Now that foreigners freely poach fishes in our territorial waters, what is the government doing to encourage the Nigerian Trawler Owners Association (NITOA) which you once headed to be in business?
I might as well point out that this problem of poaching is not unique to our country. When I gave a speech on maritime security in Tanzania, I discovered that it is common in African countries; the big vessels come in and poach our natural resources. I believe that we should also take the fight to them, the Europeans, Asians. Just the way the whole world came together against sea piracy, that’s exactly what I expect when it comes to poaching because they are stealing our resources. We cannot fight them because these are big vessels. I will repeat the call I’ve always made and this is that we should table it before the United Nations (UN). Industrial fishing is highly regulated. One shrimp can tell its whole history - where it was caught, the date, etc. It’s highly regulated. It is finding market to dispose of the products they have stolen from us. In the fishing industry, we see a downward slope graphically speaking. There was a time the Nigerian fleet was hitting almost 300 vessels. Then we started having piracy attacks. We were the first to raise the alarm. The government was in denial. We took the evidence to them: people are being killed; our resources are carted away. That was when the government had to realize that things like these were going on. I remember there was a period it was so rampant that in a day, we lost about 8 seasoned seamen. We called back to shore all the vessels fishing in Nigerian waters. That was when the navy stepped in.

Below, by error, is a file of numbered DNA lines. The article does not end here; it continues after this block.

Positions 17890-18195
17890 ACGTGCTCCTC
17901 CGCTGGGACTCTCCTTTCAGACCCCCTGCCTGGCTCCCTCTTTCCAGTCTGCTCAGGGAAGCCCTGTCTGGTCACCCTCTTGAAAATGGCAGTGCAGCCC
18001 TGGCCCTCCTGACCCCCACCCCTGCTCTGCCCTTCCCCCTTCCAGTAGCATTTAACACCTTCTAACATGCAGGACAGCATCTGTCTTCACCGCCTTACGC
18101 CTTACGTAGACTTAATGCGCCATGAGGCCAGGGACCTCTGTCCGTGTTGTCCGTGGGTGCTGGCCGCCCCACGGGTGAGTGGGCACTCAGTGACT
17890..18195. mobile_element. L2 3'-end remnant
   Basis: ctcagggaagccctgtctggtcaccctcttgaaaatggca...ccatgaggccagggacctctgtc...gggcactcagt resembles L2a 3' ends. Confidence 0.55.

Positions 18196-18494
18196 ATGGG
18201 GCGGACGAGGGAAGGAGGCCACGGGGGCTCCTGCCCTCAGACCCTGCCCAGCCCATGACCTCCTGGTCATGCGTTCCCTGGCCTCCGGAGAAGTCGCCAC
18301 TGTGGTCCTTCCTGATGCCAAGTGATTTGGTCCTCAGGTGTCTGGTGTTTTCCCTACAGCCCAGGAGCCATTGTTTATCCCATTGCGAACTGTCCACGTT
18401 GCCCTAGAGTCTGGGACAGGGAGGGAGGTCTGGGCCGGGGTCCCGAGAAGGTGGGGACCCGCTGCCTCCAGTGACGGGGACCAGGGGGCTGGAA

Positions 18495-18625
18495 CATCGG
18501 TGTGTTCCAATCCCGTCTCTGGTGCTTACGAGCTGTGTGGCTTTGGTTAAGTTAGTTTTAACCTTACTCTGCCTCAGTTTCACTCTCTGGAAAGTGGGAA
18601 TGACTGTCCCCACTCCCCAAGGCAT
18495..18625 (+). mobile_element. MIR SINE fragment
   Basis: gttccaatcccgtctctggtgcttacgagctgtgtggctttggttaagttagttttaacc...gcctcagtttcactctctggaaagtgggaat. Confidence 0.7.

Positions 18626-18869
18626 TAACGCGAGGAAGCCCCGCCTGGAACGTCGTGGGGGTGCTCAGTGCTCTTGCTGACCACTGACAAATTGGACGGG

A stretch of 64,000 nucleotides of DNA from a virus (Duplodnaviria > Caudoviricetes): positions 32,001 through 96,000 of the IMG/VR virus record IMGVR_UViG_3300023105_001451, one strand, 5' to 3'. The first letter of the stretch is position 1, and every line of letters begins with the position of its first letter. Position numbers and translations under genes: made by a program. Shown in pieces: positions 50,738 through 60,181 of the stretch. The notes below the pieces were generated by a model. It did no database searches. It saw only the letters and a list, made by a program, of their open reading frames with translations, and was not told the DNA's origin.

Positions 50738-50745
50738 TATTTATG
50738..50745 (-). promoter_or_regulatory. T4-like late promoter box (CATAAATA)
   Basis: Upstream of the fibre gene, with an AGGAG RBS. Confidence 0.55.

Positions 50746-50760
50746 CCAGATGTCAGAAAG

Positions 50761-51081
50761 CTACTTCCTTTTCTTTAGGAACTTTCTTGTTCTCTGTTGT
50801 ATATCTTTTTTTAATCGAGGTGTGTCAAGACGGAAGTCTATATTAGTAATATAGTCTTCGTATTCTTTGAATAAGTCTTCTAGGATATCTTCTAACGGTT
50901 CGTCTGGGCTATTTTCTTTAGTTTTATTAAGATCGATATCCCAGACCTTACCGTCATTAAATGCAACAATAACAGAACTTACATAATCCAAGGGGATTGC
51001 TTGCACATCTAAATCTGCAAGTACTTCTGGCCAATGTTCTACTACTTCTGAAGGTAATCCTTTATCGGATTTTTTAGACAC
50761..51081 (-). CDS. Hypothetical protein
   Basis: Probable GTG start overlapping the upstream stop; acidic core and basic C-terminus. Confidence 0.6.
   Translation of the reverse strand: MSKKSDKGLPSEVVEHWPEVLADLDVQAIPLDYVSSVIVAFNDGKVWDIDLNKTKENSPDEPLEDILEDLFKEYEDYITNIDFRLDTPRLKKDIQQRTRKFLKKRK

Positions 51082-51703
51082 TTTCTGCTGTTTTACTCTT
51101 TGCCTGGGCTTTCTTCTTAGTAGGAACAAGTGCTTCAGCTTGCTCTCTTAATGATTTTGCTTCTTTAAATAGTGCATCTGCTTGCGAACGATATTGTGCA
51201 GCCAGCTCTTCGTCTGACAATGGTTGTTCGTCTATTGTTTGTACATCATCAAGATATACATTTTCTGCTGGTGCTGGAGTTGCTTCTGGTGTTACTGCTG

But in my own context of the ‘Nigerian factor’, we just didn’t know who to trust because there was a time we were paying ransom money into Nigerian banks. You made the reports, nobody is coming forth; you give the details but the criminals are not being caught. I’ve had one of my vessels blown up. A lot of people in the industry have lost their vessels and crew. These are the causes of the decline we’re experiencing. Some people relocated operations to other countries. Meanwhile, we’re losing in employment and businesses to associated industries. There are auxiliary industries that benefit from our operations like packaging, rope industries; not to talk about the fish sellers. There was a time industrial fishing ranked very high in foreign exchange earnings for the country because most of our products were exported. These are the issues. But now, sea piracy is a bit controlled. Sea piracy attacks are similar to the militancy experienced in the Niger Delta because we also fall victims to the militants. Once there is no security, businesses cannot thrive. The pirates are always a step ahead of us. When they went regional, we also blew the alarm. What do we mean? You have the Nigerian pirates; they take your vessel from Nigeria and before you know it they’ve handed it to those in Ghana. These are the issues. But thank God there’s a regional effort to combat sea piracy.